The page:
And, yes, the morning after my virtual book launch I woke up to the absurd news of Trump supporters storming the Capitol. I guess I’ll always be able to tell people my book was released during a failed coup. I read that the last time the Capitol had been breached like that was in 1814 when the British broke in and set fire to the building. Maybe they’ll be talking about this riot and my book in 207 years?

The incident at the Capitol actually came up in a conversation I had about the book last week. Here Lies a Father is all about the damaging effects of lies. Not that my book has any connection to the rioters, Donald Trump, or politics in America, but I think the desire for truth is a fundamental human need. We crave the truth. Our brains start to fester when we’re fed lies over and over again. At some point, that’s all going to bubble to the surface and I think that’s what happened at the Capitol.

How much of yourself is in the main character and how much of you and your experience is in the book?

All writers draw on their own personal experiences, feelings, and perspectives to write a story. They also do research on parts where they’ve had no direct experience. I think there’s a lot of me in the character of Ian Daly, but he’s not me. When writing Ian I tried to remember the way I felt as a 15-year-old boy in high school and how I would’ve reacted to the world.

But, there are many things Ian thinks and does that isn’t me at all.  Like all of the characters in the story, Ian is an amalgamation of different personalities. That’s the beauty of writing fiction, I can use my own feelings as the basis of a character but go off in any direction I please.

Believe it or not, I think Ian is way braver than I am. He does things in the book I never would’ve done. It’s possible I used Ian as a way to play out my own subconscious fantasies. To make him do the things I never did. Regret is a strong motivator.

Did you have an end in mind or did it come to you during the drafting process?

Originally I had an ending in mind, but it totally changed by the time I finished the book. One of my sub-plots has Ian training at a local boxing gym. This is actually based on my life. For a few years in high school, I trained at the Cobleskill Boxing Club, which sadly no longer exists. These were some of my best memories from high school and I used them in the story.

In my very first ending, Ian and a few other characters traveled to New York City to compete in a boxing tournament. I decided to go another way because I didn’t want it to be a “boxing book.” I wanted boxing to be part of the story but not too prominent. It was important for Ian to find something that developed his confidence. If you read the story you’ll understand how boxing helps him down the line.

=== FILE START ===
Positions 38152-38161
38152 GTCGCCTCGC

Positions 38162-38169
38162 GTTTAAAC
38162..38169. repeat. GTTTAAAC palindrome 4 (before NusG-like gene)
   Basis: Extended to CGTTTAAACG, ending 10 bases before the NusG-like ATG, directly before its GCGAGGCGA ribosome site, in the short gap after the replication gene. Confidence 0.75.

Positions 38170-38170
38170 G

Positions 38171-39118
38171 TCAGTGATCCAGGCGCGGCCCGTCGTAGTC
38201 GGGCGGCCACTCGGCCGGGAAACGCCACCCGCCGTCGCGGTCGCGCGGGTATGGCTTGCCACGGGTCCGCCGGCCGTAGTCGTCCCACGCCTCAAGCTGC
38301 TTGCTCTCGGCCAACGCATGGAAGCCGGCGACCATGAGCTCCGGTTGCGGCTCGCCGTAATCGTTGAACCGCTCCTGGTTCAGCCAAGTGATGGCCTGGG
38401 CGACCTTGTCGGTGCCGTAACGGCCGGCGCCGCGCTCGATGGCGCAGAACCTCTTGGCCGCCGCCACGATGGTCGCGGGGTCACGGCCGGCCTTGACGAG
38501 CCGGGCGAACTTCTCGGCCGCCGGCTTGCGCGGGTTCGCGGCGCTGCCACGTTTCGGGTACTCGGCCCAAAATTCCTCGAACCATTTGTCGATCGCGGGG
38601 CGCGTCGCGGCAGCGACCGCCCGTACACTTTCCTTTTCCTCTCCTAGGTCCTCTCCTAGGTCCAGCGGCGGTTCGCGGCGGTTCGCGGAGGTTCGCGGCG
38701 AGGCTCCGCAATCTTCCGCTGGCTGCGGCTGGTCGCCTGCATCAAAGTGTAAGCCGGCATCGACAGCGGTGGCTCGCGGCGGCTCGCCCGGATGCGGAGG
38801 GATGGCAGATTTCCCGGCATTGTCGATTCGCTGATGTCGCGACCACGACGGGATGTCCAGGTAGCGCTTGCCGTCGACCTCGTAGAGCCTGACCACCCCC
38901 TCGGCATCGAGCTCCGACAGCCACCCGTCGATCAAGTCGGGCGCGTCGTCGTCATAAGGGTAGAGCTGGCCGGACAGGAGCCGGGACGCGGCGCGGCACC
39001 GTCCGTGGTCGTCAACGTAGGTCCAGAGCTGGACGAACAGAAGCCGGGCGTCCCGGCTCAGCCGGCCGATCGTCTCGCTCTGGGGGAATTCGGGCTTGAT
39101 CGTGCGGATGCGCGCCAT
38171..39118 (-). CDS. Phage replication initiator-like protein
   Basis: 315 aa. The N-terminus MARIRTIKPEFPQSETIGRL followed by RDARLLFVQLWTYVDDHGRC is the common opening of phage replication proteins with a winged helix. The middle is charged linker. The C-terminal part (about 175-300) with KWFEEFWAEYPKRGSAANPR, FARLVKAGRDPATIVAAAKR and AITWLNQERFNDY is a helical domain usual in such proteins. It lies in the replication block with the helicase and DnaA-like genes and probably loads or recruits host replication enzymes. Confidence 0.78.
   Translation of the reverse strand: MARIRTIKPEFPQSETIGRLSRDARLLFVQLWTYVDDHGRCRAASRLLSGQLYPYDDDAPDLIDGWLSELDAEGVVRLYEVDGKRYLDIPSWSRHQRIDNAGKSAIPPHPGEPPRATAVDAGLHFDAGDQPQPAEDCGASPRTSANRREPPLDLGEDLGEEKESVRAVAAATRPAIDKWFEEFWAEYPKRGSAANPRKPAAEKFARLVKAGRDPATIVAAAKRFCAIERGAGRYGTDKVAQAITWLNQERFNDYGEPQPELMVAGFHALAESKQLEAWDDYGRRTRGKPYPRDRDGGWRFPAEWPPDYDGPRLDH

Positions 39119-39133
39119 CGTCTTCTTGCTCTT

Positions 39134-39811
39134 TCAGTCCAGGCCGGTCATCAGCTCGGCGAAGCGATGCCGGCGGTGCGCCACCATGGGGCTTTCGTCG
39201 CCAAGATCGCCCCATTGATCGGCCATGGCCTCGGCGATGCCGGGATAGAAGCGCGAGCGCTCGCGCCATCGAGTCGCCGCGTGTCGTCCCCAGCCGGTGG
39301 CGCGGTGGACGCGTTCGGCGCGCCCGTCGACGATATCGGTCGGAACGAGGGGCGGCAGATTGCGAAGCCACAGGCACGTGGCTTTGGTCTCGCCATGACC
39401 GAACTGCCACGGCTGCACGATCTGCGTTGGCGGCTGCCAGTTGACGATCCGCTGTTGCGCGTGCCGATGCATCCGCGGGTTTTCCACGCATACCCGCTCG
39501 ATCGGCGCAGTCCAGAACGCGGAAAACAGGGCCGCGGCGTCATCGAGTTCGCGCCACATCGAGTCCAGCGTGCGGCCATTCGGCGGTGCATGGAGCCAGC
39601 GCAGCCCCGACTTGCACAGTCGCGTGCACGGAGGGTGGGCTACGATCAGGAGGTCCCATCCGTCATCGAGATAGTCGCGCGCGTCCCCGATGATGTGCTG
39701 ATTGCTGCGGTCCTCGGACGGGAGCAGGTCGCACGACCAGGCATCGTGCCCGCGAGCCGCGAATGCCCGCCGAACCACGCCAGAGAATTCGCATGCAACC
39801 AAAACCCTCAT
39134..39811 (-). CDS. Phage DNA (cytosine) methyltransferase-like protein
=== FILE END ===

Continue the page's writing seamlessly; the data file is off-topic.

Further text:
There are aspects of YA present here, but the novel reads like a literary novel. What are your thoughts on genre and categorizing books in the publishing industry?

There were conversations about this between myself, Kaylie Jones, and Johnny Temple from Akashic Books when deciding how to market the book—should it be marketed as YA or literary fiction? While the main character is 15, the book itself is more literary. The book straddles these two genres kind of like Catcher in the Rye. The style of YA is very specific and Here Lies a Father could appeal to many different audiences, so the decision was made to market it as literary fiction.

I understand why books are so heavily categorized. It helps with marketing and sales, but I think it limits audiences. Both YA and literary fiction have elements that could appeal to all readers. You can be a fan of both. For example, I’m a big fan of comic book stories like the Avengers, Daredevil, Batman, Spider-Man, and X-Men, but I also read literary fiction by writers like Julian Barnes, Octavia Butler, Kazuo Ishiguro, or Colson Whitehead. Read what you like!

Lastly, have you started to work on a second book?

Very loosely, I have a few stories fermenting in my brain. The truth is I’ve struggled to read or write anything in 2020. Like everyone else this year, my anxiety dialed way up. I had some financial struggles and then I tore my rotator cuff so I spent a few months in a sling going to painful physical therapy sessions. 2020 was a real nightmare but I’m glad to finally see some light at the end of the tunnel. I’m feeling better about the world and I want to jump back in the saddle. The most important lesson for anyone to learn—especially writers—is to get back up whenever you’re knocked down.

Get Here Lies A Father at Bookshop or Amazon

About the author

Christoph Paul is the Managing Editor and owner of CLASH Books, who have published over 60 books and have been covered by NPR, Poets & Writers, Rolling Stone, Believer Magazine, Oprah Magazine, The Observer, Fangoria, and Publisher's Weekly. The press has had books translated into Spanish, French, and Italian. He has been editing books in almost every genre for over a decade. As an author, he won a humor award and had viral cult success under a pen name. He is the lead singer and bass player of the rock band The Dionysus Effect, who have received positive reviews in Loudwire, EARMILK, and Red Rock Magazine. He sometimes writes songs about the books he publishes because even artists are inspired by their day jobs. Follow him on Twitter @christophpaul_ @clashbooks @dionysuseffect.